Josh Ritter is an anachronism. With his suspenders and curly head of red, newsboy hair, he could be a turn-of-the-century busker or a character out of a Dickens novel. His minimalist, acoustic folk albums fit snugly alongside 1960s Bob Dylan and 1930s Woody Guthrie. But the thing that most sets Ritter apart from modern-day musicians isn’t his wardrobe or his music. It’s his smile. Continue reading…
A few weeks ago, Langhorne Slim and his ridiculously good band played the Casbah. We loved it, and as with many who’ve seen him on this tour, an obsession was born.
We recently asked Langhorne and his band — Jeff Ratner, David Moore, and Malachi DeLorenzo — to reveal their Poetic Memories, and they came back with a wide-ranging and reliable list that sheds light on what they’re reading, watching, and playing. Check it out below. Continue reading
For this edition of Poetic Memory, Wheat drummer Brendan Harney summed up his intentions better than we could’ve:
The visual aspect of music and images associated with sound, melody, etc. have always played a major role in what we do as a band. So, as I mined that a bit, I started to think about all the images related to music that have greatly affected me throughout the years. Through all of them, none have left such a deep and lasting impression as the images that I looked at as a young boy while I played the records that my mom brought home. I was fortunate to have someone in my life who collected a wide variety of music, and it’s these early images that burned themselves, along with the music of course, into my soul, and continue to influence the way I feel about what great art is really about. Some are the covers of records, and others are from the inner sleeve or gatefold—whichever struck me the most then.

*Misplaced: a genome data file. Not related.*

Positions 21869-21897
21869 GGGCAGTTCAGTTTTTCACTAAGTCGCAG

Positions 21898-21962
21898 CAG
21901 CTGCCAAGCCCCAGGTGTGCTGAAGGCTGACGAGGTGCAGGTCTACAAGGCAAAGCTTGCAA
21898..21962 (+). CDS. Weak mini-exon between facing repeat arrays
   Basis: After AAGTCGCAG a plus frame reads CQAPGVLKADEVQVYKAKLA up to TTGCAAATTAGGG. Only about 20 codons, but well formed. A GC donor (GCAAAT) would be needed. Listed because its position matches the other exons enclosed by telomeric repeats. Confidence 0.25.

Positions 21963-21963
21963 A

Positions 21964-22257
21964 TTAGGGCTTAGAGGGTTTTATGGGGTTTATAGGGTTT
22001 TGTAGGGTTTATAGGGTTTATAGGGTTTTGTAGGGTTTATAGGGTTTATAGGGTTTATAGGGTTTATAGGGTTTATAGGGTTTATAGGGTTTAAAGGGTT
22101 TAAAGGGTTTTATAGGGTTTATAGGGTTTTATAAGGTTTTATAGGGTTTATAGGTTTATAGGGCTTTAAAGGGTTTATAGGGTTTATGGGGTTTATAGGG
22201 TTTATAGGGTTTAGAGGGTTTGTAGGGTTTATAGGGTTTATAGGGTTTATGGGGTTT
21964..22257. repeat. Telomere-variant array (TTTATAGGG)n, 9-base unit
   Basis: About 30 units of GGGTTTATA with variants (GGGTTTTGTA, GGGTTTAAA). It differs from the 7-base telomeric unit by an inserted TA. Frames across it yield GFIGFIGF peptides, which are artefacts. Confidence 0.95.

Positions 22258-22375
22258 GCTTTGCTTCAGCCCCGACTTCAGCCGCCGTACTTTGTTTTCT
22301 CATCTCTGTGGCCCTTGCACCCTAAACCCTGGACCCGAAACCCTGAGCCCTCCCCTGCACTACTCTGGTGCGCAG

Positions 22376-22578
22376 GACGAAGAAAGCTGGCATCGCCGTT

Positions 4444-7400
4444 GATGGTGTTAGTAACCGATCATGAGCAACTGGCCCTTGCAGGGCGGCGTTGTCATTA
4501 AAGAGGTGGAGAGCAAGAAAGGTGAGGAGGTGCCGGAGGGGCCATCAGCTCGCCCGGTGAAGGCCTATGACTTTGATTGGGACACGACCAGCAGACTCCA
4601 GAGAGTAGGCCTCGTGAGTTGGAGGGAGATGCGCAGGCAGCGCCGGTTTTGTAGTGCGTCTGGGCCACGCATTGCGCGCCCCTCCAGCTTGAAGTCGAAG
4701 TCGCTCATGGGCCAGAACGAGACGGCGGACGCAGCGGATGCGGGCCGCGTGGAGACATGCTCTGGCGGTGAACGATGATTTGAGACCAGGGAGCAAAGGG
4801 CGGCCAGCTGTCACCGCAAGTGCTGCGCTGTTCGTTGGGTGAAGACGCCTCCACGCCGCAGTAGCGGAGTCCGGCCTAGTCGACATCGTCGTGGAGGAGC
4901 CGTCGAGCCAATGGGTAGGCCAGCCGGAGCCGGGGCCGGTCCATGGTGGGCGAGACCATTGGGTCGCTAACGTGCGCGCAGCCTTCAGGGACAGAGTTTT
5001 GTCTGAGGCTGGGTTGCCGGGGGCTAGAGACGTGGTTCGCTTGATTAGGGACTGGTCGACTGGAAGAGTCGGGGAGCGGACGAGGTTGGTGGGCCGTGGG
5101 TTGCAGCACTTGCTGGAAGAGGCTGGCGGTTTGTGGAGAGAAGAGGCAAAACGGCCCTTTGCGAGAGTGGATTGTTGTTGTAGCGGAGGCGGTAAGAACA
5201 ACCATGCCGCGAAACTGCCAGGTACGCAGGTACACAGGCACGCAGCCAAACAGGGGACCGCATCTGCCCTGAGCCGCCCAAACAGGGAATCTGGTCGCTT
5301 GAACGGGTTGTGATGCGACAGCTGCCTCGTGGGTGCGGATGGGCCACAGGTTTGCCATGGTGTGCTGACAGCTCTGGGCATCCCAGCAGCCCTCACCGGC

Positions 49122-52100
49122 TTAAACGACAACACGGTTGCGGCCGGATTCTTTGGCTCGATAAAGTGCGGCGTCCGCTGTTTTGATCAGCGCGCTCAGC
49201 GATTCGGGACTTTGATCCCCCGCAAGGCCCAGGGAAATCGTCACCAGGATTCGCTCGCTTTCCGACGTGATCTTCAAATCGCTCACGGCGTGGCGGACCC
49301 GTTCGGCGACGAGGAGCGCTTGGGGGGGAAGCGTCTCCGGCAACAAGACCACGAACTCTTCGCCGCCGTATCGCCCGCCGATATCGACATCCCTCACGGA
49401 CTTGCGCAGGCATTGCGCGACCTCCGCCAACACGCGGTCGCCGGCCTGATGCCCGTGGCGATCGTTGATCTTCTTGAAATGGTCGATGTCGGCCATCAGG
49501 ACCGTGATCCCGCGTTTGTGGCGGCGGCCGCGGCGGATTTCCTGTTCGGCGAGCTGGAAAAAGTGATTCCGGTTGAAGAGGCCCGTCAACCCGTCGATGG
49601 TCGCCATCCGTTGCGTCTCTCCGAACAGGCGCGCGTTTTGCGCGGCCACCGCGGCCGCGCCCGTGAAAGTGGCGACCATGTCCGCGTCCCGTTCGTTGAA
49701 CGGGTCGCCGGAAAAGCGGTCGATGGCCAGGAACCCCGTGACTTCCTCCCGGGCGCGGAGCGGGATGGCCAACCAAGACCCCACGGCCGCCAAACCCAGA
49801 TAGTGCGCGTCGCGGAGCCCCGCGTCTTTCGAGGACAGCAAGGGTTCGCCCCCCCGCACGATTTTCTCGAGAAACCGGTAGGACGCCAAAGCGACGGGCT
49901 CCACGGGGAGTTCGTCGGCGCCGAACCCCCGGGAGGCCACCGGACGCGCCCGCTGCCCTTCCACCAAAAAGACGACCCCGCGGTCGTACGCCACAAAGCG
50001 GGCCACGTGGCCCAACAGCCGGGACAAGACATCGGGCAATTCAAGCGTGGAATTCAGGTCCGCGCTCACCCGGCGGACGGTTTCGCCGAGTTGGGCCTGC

Wheat released White Ink, Black Ink, their first album of new material since 2007, on July 21. Check out their single, Changes Is (MP3). You can also watch the video (above).
Here’s Brendan Harney’s Poetic Memory: Continue reading
Michael Moore’s Fahrenheit 9/11 failed in ousting the Bush administration from the White House in 2004. Slacker Uprising, the new film by Moore documenting the 2004 tour of the same name, gives him one more chance to proclaim, “Mission accomplished,” and be correct this time. (On a personal note, I don’t see how this film could fail in getting rid of Bush.)